Facialis – when the facial nerve is paralysed

By: Noa Rabinowitz, Speech Therapist, Reuth Rehabilitation Hospital Tel Aviv

 

Paralysis of the facial nerve also known as facialis, is a nerve disorder expressed by weakness or paralysis of the facial muscles. Mainly the paralysis will appear on one side of the face and in rare cases it will appear on both sides. The phenomenon is very common and appears in 1 of 5000 people. Facialis appears in men and women equally and in all ages when it is most common between the ages of 15 and 45. Furthermore, it is most common amongst diabetics, around the third trimester of pregnancy and in the spring and autumn.

The facial nerve or by its second name – the seventh nerve – is responsible for innervations of the facial muscles. It is responsible, inter alia, for the facial expressions movements, such as smiling, lifting eyebrows, closing and opening the eyes and control of the facial muscles that participate in speech, eating and drinking. The facial nerve also innervates the salivary glands and tears and is responsible for the sense of taste.

What happens when there is damage to the facial nerve?

 Damage to the facial nerve could cause several defects:

  • Distortion of the face due to paralysis or weakness on one side.
  • Difficulty in making facial expressions.
  • Difficulty in controlling the mouth, possibly drooling.
  • Difficulty with chewing and swallowing.
  • Unclear speech.
  • Changes to the quantity of tears and saliva.
  • Damage to the sense of taste.
  • Pain, numbness and a tingling sensation in certain areas of the body.

Those suffering from this paralysis have to cope with functional defects and also with feelings of discomfort, embarrassment and unpleasantness due to the fact that their face is not symmetrical and this constitutes an aesthetic disorder.

Types of paralysis of the facial nerve

 There are two types of facialis: peripheral paralysis – when the damage is directly to the facial nerve. As a result of this type of paralysis all the expression muscles on the side of the face that is damaged are paralysed, including the area of the eyes and eyebrows. Central paralysis – when the damage to the nerve is in the inter-cranial area, of the central nervous system. In such a case the paralysis is only in the lower area of the face (the mouth and cheek) on the opposite side of the place in which the cerebral damage has been caused.

The reasons for the facial paralysis

The most common reasons causing facialis (in decreasing prevalence) are:

  1. The most prevalent reason (about half of the cases) is due to Bell’s Palsy. The reason for this paralysis is unknown.
  2. Trauma: trauma could take place as a result of an accident including harm to the cranium through which the nerve passes, as a result of harm to the nerve during surgery or during birth.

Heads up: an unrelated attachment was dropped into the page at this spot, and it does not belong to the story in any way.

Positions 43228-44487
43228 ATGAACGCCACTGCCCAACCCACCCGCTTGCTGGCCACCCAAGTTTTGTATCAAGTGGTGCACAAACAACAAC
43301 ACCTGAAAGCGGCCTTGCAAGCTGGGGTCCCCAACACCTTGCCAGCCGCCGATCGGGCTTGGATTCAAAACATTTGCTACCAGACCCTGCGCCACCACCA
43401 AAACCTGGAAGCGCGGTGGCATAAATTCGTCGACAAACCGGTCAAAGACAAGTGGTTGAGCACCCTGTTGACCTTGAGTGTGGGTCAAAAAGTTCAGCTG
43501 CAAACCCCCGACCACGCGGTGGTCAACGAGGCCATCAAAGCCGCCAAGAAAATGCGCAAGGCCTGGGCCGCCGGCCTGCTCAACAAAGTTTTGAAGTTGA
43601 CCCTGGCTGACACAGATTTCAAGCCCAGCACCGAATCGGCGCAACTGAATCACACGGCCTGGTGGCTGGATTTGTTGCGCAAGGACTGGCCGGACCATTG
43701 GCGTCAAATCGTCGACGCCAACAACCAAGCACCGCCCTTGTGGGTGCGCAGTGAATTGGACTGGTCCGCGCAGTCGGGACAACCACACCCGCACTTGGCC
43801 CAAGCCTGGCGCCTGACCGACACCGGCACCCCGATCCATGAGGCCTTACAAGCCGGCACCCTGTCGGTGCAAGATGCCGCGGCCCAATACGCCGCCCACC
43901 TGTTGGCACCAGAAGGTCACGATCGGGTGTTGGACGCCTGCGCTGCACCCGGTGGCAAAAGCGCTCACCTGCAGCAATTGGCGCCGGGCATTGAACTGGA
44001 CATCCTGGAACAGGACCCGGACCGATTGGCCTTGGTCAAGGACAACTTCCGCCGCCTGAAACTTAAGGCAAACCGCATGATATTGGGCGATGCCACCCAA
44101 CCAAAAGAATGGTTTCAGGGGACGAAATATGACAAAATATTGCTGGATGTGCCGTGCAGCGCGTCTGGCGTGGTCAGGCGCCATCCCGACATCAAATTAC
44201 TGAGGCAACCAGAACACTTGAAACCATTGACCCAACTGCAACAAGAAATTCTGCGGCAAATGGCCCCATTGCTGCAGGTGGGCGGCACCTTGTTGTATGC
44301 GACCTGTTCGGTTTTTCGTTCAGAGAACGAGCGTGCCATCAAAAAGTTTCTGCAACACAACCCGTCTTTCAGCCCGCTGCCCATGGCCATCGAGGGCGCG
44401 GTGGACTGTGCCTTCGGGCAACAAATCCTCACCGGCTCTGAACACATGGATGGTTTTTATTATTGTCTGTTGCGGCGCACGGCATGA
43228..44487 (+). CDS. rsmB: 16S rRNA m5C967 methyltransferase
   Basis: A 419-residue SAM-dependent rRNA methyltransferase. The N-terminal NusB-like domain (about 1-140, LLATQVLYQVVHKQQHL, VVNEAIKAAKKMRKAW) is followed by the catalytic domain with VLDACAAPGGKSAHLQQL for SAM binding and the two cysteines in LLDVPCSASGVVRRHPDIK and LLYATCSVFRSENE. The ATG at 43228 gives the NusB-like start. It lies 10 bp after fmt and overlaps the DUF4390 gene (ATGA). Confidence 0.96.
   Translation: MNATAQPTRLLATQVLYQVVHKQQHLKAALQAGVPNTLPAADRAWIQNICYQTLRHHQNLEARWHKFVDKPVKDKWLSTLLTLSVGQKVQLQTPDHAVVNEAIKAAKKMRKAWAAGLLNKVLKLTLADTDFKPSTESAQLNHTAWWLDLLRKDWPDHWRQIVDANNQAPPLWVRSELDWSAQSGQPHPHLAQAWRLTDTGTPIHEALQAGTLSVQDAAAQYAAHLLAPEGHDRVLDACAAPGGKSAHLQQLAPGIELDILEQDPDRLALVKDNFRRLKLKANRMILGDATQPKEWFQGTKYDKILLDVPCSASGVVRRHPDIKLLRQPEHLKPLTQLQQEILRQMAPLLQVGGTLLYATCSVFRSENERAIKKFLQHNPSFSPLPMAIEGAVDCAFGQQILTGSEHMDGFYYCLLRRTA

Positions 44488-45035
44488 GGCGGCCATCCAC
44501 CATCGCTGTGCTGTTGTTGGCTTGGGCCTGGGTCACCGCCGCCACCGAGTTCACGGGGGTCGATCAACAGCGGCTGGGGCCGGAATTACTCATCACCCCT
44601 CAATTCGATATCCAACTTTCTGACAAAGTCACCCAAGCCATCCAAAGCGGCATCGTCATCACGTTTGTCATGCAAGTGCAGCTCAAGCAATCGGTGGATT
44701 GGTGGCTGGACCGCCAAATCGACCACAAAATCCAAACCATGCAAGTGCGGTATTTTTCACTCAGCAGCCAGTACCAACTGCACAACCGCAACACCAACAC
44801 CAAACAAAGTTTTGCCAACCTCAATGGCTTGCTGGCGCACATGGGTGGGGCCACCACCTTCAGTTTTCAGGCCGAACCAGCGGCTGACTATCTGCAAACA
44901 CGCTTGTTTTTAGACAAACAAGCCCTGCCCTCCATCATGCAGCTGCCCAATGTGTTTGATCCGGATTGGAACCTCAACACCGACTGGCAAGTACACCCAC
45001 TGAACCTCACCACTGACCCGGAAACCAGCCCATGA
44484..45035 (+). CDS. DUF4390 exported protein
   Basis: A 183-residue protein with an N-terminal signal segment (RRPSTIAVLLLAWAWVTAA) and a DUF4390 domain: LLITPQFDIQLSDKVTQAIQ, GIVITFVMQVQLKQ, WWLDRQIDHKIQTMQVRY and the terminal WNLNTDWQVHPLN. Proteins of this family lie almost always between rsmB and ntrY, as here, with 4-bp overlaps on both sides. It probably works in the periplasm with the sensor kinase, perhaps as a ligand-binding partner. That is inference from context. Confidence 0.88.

3. Various infections: a very common infection causing facialis is herpes zoster.
  4. Tumours proximate to the seventh nerve which put pressure on to it.
  5. Neurological reasons which cause facialis such as: CVA or autoimmune disease such as Guillan Barre, multiple sclerosis and myasthenia gravis.

 

How is paralysis of the facial nerve diagnosed and how can it be treated?

The diagnosis is made pursuant to clinical indications characteristic of the disease. In order to diagnose the reason for the disease an examination is required by an ENT specialist and a neurologist. Due to the fact that there could be complications that involve the eyes and the vision it is also important to be examined by an ophthalmologist.

In most of the cases in which the reason for the appearance of the paralysis is unknown (Ball’s Palsy) the paralysis is temporary and complete and spontaneous recovery is anticipated within one to six months. In a small number of cases the damage will remain which will be expressed mainly by drooping to the angle of the mouth.
Also in cases of facial paralysis as a result of brain damage (CVA or brain damage) treatment to reduce the defect is possible. The closer the treatment to the incident, the faster the results, moreover it is possible to see a functional improvement throughout the rehabilitation process.

There are various types of treatments for facialis pursuant to the type of facialis and the reason for its appearance. If necessary facialis can be treated with various types of medication and surgery. Furthermore facialis can be treated by means of physiotherapy and by complementary medicine. Treatment by a speech therapist will focus on improvement of the facial expressions by exercises designed to activate the facial muscles and by massaging the facial muscles. Furthermore the treatment will focus on improvement of abilities to chew, swallow and speak which were harmed due to the facialis.

 

The information presented in this article is general. It does not constitute medical advice or replace consultation with a physician. It should not be regarded as a recommendation or an alternative for medical treatment.

(image is for demonstration purposes unsplash)

 

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